Advanced Therapies Inc., which is developing a non-viral drugcarrier technology, entered into its first corporate collaboration.

Sandoz Ltd. subsidiary Genetic Therapy Inc. (GTI) agreed to payAdvanced Therapies up to $11 million in research support andmilestone payments to apply the latter's Artificial Viral Envelopetechnology to the delivery and targeting of GTI's gene therapyprograms. The collaboration will focus on products for cancer andpulmonary disease.

The Artificial Viral Envelope (AVE) mimics the form and function ofnatural viral envelopes, which are able to target and enter specificcells. AVEs are synthetic, lipid-based carriers designed to carrytherapeutic agents.

"We have the synthetic lipid-based system and [GTI] has all theexpertise with viral systems," said Hans Schreier, principal scientistat Advanced Therapies and inventor of the AVE technology."Hopefully we can come up with new systems that will utilize thegood performance characteristics of both systems."

Schreier said one goal is to engineer out the unwanted components _such as those that result in inflammatory and immune responses.

"We want to develop the technologies, not just utilize components ofeach other's technologies," Schreier said. "This is a true developmentprogram, not just a manufacturing relationship where we would justpackage something for them."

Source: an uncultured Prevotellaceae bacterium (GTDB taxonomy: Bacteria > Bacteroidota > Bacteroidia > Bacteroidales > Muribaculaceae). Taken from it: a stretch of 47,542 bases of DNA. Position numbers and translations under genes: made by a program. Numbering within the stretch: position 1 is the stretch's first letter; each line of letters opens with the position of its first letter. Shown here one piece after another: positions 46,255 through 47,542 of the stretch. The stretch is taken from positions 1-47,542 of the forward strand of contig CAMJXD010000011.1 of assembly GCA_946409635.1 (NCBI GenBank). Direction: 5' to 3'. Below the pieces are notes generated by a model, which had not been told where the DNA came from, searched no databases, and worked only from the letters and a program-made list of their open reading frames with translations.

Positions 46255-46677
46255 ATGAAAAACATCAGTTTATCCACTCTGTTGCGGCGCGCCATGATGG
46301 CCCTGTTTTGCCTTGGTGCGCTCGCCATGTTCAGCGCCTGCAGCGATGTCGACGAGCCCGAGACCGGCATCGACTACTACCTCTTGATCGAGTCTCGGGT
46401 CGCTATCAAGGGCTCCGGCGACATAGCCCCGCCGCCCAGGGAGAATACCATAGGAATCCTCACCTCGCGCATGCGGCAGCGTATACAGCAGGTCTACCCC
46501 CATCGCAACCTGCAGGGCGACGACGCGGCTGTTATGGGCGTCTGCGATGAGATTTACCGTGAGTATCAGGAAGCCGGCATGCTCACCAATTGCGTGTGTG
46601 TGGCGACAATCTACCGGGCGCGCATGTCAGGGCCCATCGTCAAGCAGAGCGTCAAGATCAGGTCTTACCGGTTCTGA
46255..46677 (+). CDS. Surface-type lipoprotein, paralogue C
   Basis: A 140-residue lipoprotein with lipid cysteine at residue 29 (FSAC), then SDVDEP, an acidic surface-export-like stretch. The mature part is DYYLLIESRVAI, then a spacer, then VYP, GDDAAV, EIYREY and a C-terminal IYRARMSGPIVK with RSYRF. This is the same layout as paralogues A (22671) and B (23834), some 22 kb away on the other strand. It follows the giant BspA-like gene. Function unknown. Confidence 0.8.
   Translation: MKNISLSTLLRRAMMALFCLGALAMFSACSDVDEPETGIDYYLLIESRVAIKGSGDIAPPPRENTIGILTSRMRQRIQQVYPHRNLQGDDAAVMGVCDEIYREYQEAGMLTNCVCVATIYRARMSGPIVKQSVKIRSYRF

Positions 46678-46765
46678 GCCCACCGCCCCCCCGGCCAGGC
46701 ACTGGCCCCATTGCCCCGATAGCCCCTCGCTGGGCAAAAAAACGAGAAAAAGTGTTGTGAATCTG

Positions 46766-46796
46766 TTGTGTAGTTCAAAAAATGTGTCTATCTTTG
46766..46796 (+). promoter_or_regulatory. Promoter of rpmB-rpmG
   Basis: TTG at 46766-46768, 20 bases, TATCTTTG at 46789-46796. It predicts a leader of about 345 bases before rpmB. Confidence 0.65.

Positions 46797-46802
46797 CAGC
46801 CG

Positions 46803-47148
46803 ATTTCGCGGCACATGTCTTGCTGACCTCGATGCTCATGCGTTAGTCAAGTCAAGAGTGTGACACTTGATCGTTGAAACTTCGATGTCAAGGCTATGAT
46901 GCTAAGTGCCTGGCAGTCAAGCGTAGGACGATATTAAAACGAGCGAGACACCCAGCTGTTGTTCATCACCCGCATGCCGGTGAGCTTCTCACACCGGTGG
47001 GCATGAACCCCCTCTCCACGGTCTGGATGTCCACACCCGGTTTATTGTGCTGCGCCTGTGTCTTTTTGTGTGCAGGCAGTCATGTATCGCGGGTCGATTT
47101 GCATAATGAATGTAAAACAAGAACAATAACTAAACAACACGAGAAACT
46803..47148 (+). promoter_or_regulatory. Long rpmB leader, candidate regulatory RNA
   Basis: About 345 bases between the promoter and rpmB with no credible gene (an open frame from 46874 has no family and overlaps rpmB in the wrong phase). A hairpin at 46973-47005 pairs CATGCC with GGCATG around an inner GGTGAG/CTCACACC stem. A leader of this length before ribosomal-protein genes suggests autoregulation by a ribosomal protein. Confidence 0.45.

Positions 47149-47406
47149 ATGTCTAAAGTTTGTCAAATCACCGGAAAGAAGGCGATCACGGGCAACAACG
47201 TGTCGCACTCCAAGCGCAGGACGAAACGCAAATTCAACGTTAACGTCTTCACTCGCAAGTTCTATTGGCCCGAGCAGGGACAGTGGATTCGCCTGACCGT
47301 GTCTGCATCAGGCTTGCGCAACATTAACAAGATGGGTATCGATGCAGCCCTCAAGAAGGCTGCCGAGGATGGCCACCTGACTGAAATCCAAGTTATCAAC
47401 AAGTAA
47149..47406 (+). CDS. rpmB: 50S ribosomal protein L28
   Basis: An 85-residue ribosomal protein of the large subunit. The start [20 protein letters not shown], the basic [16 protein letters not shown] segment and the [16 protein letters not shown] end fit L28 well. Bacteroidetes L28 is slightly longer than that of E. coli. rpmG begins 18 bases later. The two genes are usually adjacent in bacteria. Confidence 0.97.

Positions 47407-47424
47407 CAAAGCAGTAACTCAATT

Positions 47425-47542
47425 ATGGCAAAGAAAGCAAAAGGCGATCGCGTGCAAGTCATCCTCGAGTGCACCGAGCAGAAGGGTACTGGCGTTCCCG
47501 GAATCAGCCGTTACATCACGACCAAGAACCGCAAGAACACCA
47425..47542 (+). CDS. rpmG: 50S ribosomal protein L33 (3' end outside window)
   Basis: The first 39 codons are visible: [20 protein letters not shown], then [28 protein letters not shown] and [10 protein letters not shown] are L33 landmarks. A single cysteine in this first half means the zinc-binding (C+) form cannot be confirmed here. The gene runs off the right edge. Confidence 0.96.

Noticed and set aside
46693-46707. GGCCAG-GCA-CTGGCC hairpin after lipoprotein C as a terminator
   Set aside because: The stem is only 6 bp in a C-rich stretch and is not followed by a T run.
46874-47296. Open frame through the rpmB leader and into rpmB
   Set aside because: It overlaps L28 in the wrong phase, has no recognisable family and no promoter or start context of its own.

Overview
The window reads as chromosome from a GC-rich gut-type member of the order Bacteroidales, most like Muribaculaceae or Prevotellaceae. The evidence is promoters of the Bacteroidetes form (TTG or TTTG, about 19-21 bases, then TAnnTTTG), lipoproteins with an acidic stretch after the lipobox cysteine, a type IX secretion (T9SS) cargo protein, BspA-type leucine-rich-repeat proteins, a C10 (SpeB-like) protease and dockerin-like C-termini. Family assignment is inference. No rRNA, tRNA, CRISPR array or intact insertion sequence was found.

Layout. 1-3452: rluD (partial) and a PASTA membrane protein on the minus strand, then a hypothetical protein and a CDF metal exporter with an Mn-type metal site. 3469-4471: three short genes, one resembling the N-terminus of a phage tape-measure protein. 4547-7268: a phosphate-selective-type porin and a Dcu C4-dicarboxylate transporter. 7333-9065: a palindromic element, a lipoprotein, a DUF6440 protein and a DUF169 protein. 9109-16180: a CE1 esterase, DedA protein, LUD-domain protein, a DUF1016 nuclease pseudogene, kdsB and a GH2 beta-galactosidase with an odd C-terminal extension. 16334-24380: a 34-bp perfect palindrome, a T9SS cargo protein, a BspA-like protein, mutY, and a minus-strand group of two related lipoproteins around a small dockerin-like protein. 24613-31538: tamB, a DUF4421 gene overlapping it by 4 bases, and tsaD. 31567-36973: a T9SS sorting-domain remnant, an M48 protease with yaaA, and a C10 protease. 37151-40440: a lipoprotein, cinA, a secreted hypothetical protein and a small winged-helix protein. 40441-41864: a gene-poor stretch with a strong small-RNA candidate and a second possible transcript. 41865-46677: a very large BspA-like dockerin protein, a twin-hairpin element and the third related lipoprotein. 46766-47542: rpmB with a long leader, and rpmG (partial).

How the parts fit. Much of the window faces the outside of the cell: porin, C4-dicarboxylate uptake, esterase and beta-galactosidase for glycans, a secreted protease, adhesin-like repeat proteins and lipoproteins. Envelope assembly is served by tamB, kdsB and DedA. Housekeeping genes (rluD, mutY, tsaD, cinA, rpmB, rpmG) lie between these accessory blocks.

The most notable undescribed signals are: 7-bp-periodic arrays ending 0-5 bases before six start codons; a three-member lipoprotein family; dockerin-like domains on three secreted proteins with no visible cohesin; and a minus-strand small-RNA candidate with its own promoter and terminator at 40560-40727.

Advanced Therapies, of Novato, Calif., was incorporated in 1993 andreceived its first financing late in 1994. Calvert Social VenturePartners, of Bethesda, Md., was the original investor and El DoradoVentures, of Cupertino, Calif., led additional financing.

Schreier invented the AVE technology while at the University ofFlorida in Gainesville. Advanced Therapies got an exclusive licensefrom the university to issued and pending patents on AVEmanufacturing, composition and delivery uses.

The deal with Genetic Therapy, of Gaithersburg, Md., is for at leasttwo years. Schreier said it entails an up-front payment, researchsupport and milestones that could total about $11 million. No equitycomponent is included. Advanced Therapies also would be entitled toroyalties on resulting products.

GTI, bought out in July 1995 by Basel, Switzerland-based Sandoz,has exclusive worldwide marketing rights to any products developedfrom the collaboration.

The AVE technology is based on the idea that the membrane thatenvelopes most viruses contains the information for targeting andentering specific cells. That envelope contains proteins that recognizeand attach to discrete cell surface receptors, and lipids that facilitatefusion with cell membranes and entry into the cell.

AVEs have been constructed to mimic the form and function ofnatural viral envelopes and contain proteins and lipids in the samecomposition. Within the AVE can be carried drugs, peptides andproteins, and DNA constructs for gene therapy.

Advanced Therapies already has constructed AVEs to model the viralenvelope of HIV, including gp160 targeted to CD4 T lymphocytes;respiratory syncytial virus surface protein to epithelial cells;kininogen peptide to endothelial cells; and malarial circumsporozoitepeptide to hepatocytes. Transfection and bioactivity, the companysaid, have been demonstrated in both in vitro studies of cell uptakeand in animal studies. No toxicity was seen in preliminary studies ofsingle doses of empty AVEs.

Schreier said Advanced Therapies plans to enter additionalcollaborations much like the one formed with GTI. "What's uniqueabout this system is that it can be very selective for target areas," hesaid. n

-- Jim Shrine

(c) 1997 American Health Consultants. All rights reserved.